Alternative Character Interpretation: Holden is either a shining beacon of morality amongst all that was wrong with the 1950s, or a whiny prototype Emo Kid (and a rather hypocritical one at that) who refuses to let himself see anything good in the world, or someone who has good insights and potential but is weighed down by cynicism and bitterness, OR just one of the first examples of teenage disillusionment in a post-World War II world. Or you think he's telling you to kill pop-culture icons (see Loony Fan in the Trivia sec). It really depends on the reader.
Holden is either a spoiled brat, or a young person realistically acting out because of the grief of his younger brother dying.
Hilarious in Hindsight: Why is this book so frequently banned? Because it uses the word "Fuck"- during a scene in which Holden, discovering it scribbled where grade-schoolers can see it, tries to scrub it out so it can never offend anyone again. Considering how much Holden swears BEYOND "fuck," this is somewhat justified. However, this does miss the point, considering how iconic the book is.
The underage protagonist spending the entire novel smoking, drinking (when he can get served), hiring a prostitute (though he doesn't actually sleep with her), having a generally negative attitude AFTER being kicked out of school might also have something to do with why people ban it ...
The infamous passage in which Mr. Antolini strokes the forehead of a sleeping Holden. Even Holden himself is rather disturbed, fleeing Mr. Antolini's house right afterwards.
Antolini's inquiries about Holden's girlfriends and the fact that he calls Holden "handsome" as he wishes him goodnight could be read as flirtatious advances as well.
Carl Luce, who was said to be always grabbing guys' butts, and somehow seemed to know if anyone was gay. He was most likely a case of Anything That Moves.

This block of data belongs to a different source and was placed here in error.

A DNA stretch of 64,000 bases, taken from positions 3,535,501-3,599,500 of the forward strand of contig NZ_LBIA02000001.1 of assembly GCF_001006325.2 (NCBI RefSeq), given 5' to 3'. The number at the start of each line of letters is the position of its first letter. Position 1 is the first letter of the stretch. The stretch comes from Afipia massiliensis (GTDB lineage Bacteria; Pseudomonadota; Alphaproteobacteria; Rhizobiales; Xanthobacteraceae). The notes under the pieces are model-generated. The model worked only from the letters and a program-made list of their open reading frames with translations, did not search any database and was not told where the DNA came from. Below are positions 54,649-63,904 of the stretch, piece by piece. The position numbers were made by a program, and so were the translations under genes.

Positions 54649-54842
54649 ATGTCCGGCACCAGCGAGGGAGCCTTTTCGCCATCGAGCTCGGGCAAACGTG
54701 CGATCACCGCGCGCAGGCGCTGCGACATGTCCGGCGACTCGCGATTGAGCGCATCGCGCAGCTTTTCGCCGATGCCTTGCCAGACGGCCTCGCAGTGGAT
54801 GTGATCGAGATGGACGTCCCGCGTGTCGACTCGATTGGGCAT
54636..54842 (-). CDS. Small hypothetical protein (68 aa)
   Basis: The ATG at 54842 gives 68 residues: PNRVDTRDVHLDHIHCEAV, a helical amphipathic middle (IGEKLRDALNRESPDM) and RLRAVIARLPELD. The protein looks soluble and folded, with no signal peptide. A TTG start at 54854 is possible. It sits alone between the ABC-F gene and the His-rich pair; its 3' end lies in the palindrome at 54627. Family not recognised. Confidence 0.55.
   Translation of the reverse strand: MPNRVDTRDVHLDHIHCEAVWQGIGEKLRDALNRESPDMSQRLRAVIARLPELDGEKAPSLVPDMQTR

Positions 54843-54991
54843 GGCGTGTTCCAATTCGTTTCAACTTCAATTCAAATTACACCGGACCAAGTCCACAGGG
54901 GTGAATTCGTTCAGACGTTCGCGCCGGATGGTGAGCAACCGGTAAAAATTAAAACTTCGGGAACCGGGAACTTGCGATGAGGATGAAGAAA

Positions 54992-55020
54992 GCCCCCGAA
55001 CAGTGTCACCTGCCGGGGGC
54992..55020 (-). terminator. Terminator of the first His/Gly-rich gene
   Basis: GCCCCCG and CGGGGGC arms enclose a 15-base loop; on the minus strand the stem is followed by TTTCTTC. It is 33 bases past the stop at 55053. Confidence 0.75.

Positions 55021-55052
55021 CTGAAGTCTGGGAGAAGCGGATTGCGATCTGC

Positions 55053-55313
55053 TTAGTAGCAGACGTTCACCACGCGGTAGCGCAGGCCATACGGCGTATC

Note that, for a long time in America, this could have been Truth in Television; spotting a gay man based on behavorial patterns (that is, by any way other than catching him having sex with a man) was seen as a surefire sign that you were gay. Gaydar was one of the main reasons so many people were expelled from Harvard in the 1920's, even if they were into women or Anything That Moves.
Holden refers to how attractive Stradlater is all the damn time, including calling him a "sexy bastard" at least twice (though, as noted on the main page, this is most likely the result of Have a Gay Old Time).
Hype Backlash: Considering its reputation as both one of the most controversial and most loved books in history, it has lead to quite a few people being a little underwhelmed when they read it the first time.
Jerkass Woobie: Holden is a pretty bitter character who goes on about the "phoniness" of society but it's clear that his past has left some lasting trauma on him.
Love it or Hate it: It's either a perfect representation of teenage angst or a pointless book about a whiny annoying little git.
Signature Line: The very last lines of the book: "Don't ever tell anybody anything. If you do, you start missing everybody."
Signature Scene: Phoebe riding on the carousel in the last chapter of the book. The scene has the most fan art out of every other scene in the book and nearly every Catcher in the Rye book has the scene as its cover picture (like the one on the Main page).
Tearjerker: Virtually every interaction he has with Phoebe. She's concerned about her brother because he keeps hurting himself and she's genuinely concerned for his well-being. When she receives his note, she drops everything because she's so scared of losing her brother and it's ultimately what drives Holden to get his shit together. Mind you, she's only ten and Holden leaving wouldn't be the first time she's lost a brother.
Wangst: The nonstop swearing and pessimistic, holier-than-thou type of attitude that the narrator had (due to everyone being a "phony") made the book completely unbearable for some.